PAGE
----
A number of higher education analysts and associations, such as the State Higher Education Executive Officers Association, MDRC, and Education Commission of the States, have developed recommendations for better serving adult students through college promise programs, and the Lumina Foundation has funded a series of “adult promise” pilot programs to serve adult students around the country (Lumina Foundation 2018). In addition to establishing inclusive eligibility criteria, experts recommend strategies for reaching out and marketing to adult students, modifying scheduling, and providing supports such as intensive counseling, targeted resources and scholarships, and help accessing public benefits, to help adult students balance work and school responsibilities. This briefing paper focuses on characteristics of the student parent population that make inclusive college promise programs an imperative for improving equity in college access and completion.

 

Serving Student Parents through College Promise Programs

 

To make college affordable for more students and to increase postsecondary attainment among U.S. adults, college promise programs must take into account the unique circumstances experienced by student parents, along with other adult and high-need students. Independent students make up roughly half of undergraduates overall (49 percent) and half of independent students—or 22 percent of all college students—are parents of children under 18 (IWPR 2019).[2] Of the 3.8 million undergraduates with children, the majority are women (70 percent) and two in five are single mothers. Student parents, and particularly single mothers, are more likely to live in or near poverty compared with students without children (IWPR 2019). Over half of parents in college are students of color (51 percent), with Black, Native American, and Native Hawaiian or Pacific Islander women students more likely than women from other racial/ethnic groups to be mothers. Student parents are more likely to attend public institutions than private: two in five attend community colleges (42 percent) and 17 percent are enrolled in public four-year institutions (Reichlin Cruse et al. 2019).[3] Despite financial strain and time poverty faced by student parents, they tend to earn higher grade point averages (GPAs) than other independent and dependent students without children (Reichlin Cruse et al. 2019).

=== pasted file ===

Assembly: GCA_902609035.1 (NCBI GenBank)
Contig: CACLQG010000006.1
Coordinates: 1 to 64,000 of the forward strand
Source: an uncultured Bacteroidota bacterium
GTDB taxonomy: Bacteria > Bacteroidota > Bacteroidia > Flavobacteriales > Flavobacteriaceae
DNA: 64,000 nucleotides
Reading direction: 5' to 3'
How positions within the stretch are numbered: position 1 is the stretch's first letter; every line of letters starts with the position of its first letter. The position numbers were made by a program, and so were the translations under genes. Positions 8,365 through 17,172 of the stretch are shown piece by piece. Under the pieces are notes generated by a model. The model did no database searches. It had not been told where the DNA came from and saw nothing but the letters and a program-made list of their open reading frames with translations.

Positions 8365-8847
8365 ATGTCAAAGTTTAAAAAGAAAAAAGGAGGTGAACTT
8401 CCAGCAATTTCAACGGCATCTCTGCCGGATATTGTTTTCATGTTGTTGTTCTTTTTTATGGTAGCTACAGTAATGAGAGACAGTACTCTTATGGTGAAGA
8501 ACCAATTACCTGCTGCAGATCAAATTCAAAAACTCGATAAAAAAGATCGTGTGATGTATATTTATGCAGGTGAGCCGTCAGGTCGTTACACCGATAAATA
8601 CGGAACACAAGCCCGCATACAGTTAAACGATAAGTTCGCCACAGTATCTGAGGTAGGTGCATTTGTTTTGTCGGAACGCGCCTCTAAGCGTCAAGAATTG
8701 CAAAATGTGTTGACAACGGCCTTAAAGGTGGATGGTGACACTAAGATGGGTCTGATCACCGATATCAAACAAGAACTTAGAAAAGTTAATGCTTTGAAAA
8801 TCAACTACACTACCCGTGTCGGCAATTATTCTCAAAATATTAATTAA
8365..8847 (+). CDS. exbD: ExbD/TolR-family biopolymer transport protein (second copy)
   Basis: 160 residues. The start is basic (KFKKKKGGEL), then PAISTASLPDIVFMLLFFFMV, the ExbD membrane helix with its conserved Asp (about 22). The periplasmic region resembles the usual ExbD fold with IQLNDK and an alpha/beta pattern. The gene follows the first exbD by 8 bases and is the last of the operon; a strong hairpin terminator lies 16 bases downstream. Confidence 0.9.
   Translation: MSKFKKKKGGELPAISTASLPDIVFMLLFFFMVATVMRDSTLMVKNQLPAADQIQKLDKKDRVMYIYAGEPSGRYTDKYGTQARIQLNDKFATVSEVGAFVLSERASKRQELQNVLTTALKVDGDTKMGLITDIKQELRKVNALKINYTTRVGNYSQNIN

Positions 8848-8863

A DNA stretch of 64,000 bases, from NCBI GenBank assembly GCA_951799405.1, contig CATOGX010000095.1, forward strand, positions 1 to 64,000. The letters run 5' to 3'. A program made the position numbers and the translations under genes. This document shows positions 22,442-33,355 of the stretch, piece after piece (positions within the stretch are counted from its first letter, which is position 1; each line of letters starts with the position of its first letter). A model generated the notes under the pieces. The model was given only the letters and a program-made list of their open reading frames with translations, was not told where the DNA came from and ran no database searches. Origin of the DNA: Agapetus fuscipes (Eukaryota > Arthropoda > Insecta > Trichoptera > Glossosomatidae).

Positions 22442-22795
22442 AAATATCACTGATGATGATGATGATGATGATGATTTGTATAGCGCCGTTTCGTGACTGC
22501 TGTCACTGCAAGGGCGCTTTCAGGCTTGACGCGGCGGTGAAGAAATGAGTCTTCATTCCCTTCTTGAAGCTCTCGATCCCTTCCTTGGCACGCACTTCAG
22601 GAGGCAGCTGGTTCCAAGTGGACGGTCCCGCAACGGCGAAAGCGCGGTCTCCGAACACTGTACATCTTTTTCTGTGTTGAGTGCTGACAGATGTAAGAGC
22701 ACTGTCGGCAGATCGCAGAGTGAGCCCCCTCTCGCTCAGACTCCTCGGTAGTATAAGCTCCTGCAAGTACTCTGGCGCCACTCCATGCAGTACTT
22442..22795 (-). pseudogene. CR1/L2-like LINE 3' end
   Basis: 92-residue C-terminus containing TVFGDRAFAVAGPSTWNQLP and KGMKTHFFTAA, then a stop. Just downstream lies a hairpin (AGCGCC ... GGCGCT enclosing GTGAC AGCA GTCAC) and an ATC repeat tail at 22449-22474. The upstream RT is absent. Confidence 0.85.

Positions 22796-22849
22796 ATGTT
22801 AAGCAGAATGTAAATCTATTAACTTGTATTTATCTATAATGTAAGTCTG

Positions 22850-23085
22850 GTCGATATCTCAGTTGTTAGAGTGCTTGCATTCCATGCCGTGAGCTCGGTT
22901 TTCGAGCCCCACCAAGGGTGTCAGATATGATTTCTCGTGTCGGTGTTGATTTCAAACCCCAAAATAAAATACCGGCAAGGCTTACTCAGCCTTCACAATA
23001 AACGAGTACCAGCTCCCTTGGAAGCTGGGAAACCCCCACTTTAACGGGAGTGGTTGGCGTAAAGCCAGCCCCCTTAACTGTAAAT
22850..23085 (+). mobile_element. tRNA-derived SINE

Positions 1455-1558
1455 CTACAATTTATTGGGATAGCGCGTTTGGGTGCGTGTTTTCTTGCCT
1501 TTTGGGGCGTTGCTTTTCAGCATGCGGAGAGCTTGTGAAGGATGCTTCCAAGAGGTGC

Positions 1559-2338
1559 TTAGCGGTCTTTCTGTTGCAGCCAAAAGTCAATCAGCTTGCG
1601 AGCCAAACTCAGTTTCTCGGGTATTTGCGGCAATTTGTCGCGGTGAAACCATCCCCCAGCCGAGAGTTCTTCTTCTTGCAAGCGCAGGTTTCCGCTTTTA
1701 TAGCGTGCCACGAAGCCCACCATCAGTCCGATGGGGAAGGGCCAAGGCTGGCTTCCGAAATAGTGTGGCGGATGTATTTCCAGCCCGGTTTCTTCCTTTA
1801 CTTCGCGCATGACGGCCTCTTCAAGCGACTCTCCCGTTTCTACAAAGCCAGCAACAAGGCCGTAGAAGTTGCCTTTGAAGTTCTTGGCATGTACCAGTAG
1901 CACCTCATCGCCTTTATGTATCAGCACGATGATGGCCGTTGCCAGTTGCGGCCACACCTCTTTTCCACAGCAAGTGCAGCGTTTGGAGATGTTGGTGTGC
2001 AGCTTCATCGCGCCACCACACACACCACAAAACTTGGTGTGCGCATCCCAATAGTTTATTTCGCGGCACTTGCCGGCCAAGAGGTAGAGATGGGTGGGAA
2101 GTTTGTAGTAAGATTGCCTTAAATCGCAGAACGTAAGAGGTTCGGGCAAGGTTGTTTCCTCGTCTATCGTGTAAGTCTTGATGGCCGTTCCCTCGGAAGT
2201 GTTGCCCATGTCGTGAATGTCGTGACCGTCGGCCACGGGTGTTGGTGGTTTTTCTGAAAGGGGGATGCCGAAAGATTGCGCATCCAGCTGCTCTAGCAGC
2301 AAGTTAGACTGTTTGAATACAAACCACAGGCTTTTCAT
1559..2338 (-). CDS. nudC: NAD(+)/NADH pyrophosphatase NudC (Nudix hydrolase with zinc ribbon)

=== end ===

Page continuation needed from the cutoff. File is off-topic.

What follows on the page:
Student parents are 1.7 times more likely than dependent students to live with low incomes and have $2,200 more in unmet financial need.